Accessory dwelling units (or ADUs) are a particularly in-demand backyard project. These versatile structures provide space to relax, recharge, and pursue individual passions—like a studio space for yoga, pottery, or band practice; a private writing shed; or a dream playhouse for kids. They can also function as living spaces, allowing homeowners to invite friends and family for extended stays that provide privacy for both guests and hosts. When outfitted with a kitchen and bath, these living spaces also present a passive income opportunity: short- or long-term rentals can provide homeowners with a predictable cash flow and further increase property value.

ADUs are also commonly used as private office spaces—a feature that shot to the top of many homeowners’ wishlists during the COVID-19 pandemic and has remained popular in the emerging work-from-home era. For remote workers, a quiet space to focus on tasks can reduce stress, increase productivity, and promote a healthy work-life balance. 

Grey Shaeffer of Willa Work designed this 360-square-foot ADU office in Portland, Oregon as her own private backyard dwelling unit and office. It features a tongue-and-groove structural-timber ceiling and end-grain Douglas fir flooring. Shaeffer prioritized organic materials for warmth, resilience, and sense of place.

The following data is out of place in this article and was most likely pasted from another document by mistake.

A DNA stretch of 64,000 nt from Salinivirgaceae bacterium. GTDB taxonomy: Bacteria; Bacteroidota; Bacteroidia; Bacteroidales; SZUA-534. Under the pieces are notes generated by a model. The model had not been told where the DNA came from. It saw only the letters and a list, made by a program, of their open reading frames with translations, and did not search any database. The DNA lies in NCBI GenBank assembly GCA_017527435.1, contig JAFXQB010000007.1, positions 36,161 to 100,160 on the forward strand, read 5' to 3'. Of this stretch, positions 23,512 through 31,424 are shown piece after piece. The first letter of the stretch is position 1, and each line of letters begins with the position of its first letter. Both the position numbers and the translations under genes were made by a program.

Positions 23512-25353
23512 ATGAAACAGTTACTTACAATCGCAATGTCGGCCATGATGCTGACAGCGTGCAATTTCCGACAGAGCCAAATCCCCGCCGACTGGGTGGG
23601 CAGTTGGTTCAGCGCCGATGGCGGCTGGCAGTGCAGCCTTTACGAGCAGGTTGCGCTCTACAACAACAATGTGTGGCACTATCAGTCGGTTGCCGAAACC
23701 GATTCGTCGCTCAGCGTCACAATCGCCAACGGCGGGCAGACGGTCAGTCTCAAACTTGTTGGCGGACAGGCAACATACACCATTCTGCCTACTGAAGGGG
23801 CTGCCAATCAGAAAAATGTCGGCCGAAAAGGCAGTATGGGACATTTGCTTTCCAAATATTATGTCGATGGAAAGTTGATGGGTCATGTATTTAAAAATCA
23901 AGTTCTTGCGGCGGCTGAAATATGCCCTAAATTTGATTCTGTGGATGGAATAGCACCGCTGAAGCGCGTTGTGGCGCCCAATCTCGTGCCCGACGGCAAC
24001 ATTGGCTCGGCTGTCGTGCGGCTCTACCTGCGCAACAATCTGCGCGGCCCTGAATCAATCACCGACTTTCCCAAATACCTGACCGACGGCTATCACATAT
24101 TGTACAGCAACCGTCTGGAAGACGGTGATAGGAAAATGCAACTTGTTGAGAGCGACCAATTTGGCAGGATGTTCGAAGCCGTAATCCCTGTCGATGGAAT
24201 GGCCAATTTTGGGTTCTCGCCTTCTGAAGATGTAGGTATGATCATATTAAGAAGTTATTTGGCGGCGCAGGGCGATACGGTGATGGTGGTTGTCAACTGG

Haseman House
Photo Credit: Christopher Dibble

Shade Structure

Not all shelters have four walls: A shade structure, for example, can provide privacy and protection from the elements without sacrificing airflow or panoramic views.

Shade structures can protect a sitting area, a shade garden, or an outdoor pool from both sun and rain. They can also provide dimension to a larger outdoor space, creating discrete areas within a yard that frame water features, fire rings, or other gathering spaces.

This Douglas fir trellis, located in Nashville, Tennessee and designed by Michael Goorevich, complements the design of the adjacent mid-century ranch house and provides a relaxing outdoor dining space while also reducing the thermal energy absorbed by the main home during the heat of the day. 

Goorevich’s shade structure features Douglas fir crossbeams and stained cypress siding, and the homeowner notes the design’s integration of contemporary features with the traditional style of the home.

Douglas Fir Trellis
Photo Credit: Anthony Matula

Free-standing shade structures are also a popular choice—particularly for homeowners who live in sunny climates. This pool-side wood and steel shade structure, designed by Lagunitas, California-based general contractor Pacific Circle, is crafted from redwood and provides a sheltered spot to towel off after a swim or lounge with an after-work cocktail.

Pool-Side Shade Structure
Photo Credit: Pacific Circle

A Backyard Retreat

The pandemic has increased the amount of time that we spend at home. It has also helped many people discover the value of spaces that facilitate taking personal time—whether that means retreating to a private yoga studio or taking an afternoon snooze in the privacy of an elegant shade structure. 

As your clients make the most of summer, let these wood projects inspire you to create functional, beautiful, and restorative outdoor spaces close to the comforts of home.